17 species ‘regionally extinct’ in the UK
It’s no surprise that bees are endangered in the UK but a new report to mark World Bee Day (May 20) makes worrying reading.
The Bees Under Siege report by World Wide Fund for Nature (WWF) and Buglife analysed data recorded for 228 species of bees and concluded that 17 species were regionally extinct – including the Great Yellow Bumblebee, the Potter Flower Bee and the Cliff Mason Bee – with 25 types threatened and another 31 of conservation concern.
Climate change, habitat loss, pollution and disease are threatening the pollinators – worth £690 million to the economy – following research at centres in the east of England.
The research centres were in Bedfordshire, Cambridgeshire, Essex, Hertfordshire, Norfolk and Suffolk, all home to nationally and internationally significant pollinating populations.
Urgent bee conservation measures
The report recommends a number of conservation actions to help stabilise populations and reverse declines:
- Coastal management plans must protect habitats and sea walls
- Safeguard and promote beneficial management of wildlife-rich brownfield sites
- Connect disjointed habitat fragments and promote management between landowners and landholdings
- Councils should support urban communities to restore and create new habitats
- Survey and monitor bee populations
- Increase awareness, advice, support and funding to spread the message about the plight of bees.
The report called on the upcoming Westminster Environment Act to be “ambitious enough” to develop a nature recovery network for bees.
Tanya Steele, chief executive at WWF, said: “The UK is one of the most nature-depleted countries in the world and the fact that our precious pollinators are in peril is a sad illustration of the dramatic decline in wildlife we’re seeing all around us.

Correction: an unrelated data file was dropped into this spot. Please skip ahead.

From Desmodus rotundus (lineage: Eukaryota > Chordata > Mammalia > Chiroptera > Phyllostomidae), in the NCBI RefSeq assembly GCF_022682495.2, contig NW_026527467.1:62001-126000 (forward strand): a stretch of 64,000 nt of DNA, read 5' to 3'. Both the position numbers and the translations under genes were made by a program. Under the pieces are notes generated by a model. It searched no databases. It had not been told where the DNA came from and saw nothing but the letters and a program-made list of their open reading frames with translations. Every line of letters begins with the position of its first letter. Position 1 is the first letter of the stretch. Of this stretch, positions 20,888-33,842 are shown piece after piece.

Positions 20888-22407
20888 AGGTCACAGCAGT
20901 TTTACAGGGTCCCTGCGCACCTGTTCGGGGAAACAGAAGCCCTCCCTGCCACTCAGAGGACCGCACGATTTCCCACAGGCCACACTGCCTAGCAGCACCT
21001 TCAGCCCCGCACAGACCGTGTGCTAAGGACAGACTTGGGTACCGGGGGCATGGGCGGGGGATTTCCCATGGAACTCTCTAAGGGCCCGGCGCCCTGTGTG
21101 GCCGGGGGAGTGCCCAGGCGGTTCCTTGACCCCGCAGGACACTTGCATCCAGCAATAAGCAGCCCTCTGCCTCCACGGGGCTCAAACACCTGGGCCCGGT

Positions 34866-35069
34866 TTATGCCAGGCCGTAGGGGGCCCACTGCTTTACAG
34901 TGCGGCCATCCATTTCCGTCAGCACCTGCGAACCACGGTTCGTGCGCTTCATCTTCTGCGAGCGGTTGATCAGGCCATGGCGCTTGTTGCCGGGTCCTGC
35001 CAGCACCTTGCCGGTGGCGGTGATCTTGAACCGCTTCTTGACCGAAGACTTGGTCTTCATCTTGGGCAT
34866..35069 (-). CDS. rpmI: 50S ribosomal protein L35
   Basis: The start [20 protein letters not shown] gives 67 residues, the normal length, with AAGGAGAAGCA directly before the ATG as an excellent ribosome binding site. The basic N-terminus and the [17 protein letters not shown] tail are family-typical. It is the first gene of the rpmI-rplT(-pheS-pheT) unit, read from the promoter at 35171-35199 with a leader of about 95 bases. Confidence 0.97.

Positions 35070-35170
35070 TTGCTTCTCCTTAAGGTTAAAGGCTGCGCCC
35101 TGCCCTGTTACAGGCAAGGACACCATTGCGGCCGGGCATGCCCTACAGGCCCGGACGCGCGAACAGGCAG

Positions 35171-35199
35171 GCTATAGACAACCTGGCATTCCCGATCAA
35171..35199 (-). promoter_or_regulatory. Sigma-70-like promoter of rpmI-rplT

Environment Act opportunity
“The upcoming Environment Act gives us a golden opportunity to restore our natural world – we need to ensure it’s ambitious enough to do that.”
Matt Shardlow, chief executive at Buglife, said: “Our study found that many of the rarer, more specialist bees are battling to keep up with the changing face of their landscape and increasingly hot weather.”
A Defra spokesman said: “Through our 25 Year Environment Plan, we have already committed to developing a Nature Recovery Network to protect and restore wildlife, and our Biodiversity and National Pollinator strategies have helped to create over 130,000 hectares of wildlife-rich habitat.
“Furthermore the Bees Needs campaign brings together conservation groups, farmers, beekeepers to promote good practical advice so we can all do more to provide suitable habitats for bees and other insects.”